In conclusion, as a remnant of racial and gender inequality, Rose, along with other African American women, was sacrificial in her family and her sexuality was not respected. However, at the same time, they were, or were becoming independent women. Women spoke for their freedom inside and outside their home. Some of them were even financially independent. In the mainstream transition, visibly led by black male activists during the 1950’s, women were also changing. As Rose portrayed the black woman both before and after the changes, she is a typical African American woman in the 1950’s.
Feldstein, Ruth. ““The World Was on Fire”: Black Women Entertainers and Transnational Activism in the 1950s.” OAH Magazine of History 26.4 (2012): 25-29. America: History and Life with Full Text. Web. 23 Mar. 2016. http://ezp.tccd.edu/login?url=http://search.ebscohost.com/login.aspx?direct=true&db=31h&AN=82109157&site=ehost-live&scope=site
Flood, Dawn Rae. “”THEY DIDN’T TREAT ME GOOD”: African American Rape Victims and Chicago Courtroom Strategies during the 1950s.” Journal of Women’s History 17.1 (2005): 38,61,210. ProQuest. Web. 2 Mar. 2016 http://ezp.tccd.edu/login?url=http://search.proquest.com/docview/203247419?accountid=7079
Heinicke, Craig W. “One Step Forward: African-American Married Women in the South, 1950-1960.” Journal of Interdisciplinary History 31.1 (2000): 43-62. America: History and Life with Full Text. Web. 23 Mar. 2016. http://ezp.tccd.edu/login?url=http://search.ebscohost.com/login.aspx?direct=true&db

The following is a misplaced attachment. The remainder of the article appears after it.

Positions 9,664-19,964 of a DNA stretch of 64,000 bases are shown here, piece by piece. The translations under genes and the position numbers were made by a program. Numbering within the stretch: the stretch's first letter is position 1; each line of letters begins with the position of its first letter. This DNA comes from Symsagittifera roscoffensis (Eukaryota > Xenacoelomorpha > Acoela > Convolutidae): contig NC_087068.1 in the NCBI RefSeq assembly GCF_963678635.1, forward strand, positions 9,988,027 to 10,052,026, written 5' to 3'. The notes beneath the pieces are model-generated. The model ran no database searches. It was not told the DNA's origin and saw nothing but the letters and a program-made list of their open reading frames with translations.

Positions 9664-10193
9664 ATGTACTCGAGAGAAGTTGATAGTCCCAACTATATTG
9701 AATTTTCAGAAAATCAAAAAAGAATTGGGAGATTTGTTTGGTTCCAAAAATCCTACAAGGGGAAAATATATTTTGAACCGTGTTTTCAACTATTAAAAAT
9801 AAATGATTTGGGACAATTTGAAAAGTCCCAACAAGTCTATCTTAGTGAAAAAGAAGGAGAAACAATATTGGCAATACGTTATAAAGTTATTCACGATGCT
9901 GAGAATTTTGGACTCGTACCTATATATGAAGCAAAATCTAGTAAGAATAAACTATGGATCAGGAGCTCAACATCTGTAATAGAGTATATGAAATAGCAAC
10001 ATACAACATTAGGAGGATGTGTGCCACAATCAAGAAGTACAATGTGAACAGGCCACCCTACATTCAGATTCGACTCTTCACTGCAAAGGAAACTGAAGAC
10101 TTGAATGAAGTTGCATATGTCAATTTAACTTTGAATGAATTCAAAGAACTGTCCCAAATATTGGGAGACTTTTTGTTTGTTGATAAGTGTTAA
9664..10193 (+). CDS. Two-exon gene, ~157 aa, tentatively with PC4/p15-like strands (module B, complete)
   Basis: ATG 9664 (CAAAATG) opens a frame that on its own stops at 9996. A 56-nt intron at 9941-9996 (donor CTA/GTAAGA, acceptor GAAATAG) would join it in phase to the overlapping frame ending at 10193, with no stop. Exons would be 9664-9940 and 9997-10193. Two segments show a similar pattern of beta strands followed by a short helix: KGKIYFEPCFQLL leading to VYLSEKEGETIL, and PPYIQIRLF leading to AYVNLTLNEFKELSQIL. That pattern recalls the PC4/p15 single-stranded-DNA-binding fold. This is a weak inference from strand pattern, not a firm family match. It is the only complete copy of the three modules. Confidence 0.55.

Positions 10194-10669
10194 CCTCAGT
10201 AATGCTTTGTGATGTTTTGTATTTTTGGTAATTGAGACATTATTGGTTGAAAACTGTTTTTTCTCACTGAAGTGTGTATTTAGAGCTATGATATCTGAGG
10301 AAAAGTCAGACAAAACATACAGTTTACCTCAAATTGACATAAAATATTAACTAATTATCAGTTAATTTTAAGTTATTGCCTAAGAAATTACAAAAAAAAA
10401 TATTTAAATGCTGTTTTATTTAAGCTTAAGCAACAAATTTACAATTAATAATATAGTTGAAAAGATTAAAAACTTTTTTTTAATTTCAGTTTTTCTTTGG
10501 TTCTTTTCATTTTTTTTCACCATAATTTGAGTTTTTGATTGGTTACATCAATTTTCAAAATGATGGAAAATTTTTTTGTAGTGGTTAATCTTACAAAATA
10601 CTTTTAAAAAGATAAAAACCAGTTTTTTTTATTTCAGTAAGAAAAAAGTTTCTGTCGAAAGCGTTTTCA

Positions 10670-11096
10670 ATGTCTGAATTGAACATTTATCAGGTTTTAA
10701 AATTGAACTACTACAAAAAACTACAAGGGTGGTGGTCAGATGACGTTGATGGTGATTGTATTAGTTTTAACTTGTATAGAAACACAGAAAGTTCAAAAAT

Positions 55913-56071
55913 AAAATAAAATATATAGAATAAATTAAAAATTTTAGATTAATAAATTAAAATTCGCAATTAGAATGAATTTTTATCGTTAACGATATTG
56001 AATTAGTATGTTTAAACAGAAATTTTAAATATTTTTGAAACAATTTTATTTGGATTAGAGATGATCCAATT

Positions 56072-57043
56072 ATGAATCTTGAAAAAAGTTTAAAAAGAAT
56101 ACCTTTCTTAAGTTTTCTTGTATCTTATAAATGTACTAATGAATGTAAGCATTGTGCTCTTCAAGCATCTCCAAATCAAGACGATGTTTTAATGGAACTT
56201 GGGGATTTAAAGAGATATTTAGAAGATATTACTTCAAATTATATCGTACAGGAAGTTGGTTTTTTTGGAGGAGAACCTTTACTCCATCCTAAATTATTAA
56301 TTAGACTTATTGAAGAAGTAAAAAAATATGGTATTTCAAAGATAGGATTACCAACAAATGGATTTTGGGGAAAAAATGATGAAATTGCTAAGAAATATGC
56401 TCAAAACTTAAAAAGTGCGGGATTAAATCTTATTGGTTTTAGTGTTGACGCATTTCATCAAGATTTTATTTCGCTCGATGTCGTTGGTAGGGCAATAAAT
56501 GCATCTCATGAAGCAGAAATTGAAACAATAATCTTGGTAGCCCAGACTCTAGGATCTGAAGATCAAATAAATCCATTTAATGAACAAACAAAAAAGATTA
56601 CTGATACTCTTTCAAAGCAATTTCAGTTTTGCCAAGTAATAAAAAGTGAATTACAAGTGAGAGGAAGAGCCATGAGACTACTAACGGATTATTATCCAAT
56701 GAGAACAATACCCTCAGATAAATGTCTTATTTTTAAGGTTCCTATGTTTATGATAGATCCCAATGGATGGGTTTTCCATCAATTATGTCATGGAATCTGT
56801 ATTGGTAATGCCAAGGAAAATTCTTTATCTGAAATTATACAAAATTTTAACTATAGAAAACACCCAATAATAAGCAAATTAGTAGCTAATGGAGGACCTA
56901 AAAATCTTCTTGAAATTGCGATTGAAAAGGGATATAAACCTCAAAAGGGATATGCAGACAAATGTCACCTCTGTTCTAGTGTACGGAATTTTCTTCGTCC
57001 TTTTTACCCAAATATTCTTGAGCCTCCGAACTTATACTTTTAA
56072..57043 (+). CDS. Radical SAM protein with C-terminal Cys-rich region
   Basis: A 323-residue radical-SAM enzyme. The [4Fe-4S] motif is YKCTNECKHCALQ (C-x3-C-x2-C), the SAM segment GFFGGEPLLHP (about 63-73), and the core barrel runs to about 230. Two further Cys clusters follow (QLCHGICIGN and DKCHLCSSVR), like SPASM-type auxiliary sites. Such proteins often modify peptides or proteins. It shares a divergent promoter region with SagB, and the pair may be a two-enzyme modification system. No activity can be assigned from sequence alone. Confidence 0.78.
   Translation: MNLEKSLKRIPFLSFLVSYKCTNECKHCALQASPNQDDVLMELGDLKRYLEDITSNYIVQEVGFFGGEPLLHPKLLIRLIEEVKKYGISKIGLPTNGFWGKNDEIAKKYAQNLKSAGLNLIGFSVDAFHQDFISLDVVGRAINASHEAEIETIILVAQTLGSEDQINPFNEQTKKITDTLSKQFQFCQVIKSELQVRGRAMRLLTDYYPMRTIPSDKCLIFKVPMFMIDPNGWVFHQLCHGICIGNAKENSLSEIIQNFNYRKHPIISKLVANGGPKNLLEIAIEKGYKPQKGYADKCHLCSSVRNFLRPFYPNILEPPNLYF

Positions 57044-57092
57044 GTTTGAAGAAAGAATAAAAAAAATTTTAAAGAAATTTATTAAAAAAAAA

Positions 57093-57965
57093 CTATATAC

Meyer, Leisa D. “”Strange Love”: Searching for Sexual Subjectivities in Black Print Popular Culture during the 1950s.” Feminist Studies 38.3 (2012): 625,657,784. ProQuest. Web. 29 Feb. 2016 http://ezp.tccd.edu/login?url=http://search.proquest.com.ezp.tccd.edu/docview/1283329491?accountid=7079
Sewell, Christopher. “Mammies And Matriarchs: Tracing Images Of The Black Female In Popular Culture 1950S To Present.” Journal Of African American Studies 17.3 (2013): 308-326. Academic Search Complete. Web. 2 Mar. 2016. http://ezp.tccd.edu/login?url=http://search.ebscohost.com/login.aspx?direct=true&db=a9h&AN=89411308&site=ehost-live&scope=site
Wilson, August. Fences. Literature Craft and Voice. 2nd ed. Eds. Nicholas Delbanco and Alan Cheuse. New York: McGraw-Hill, 2012. 1489-1530. Print.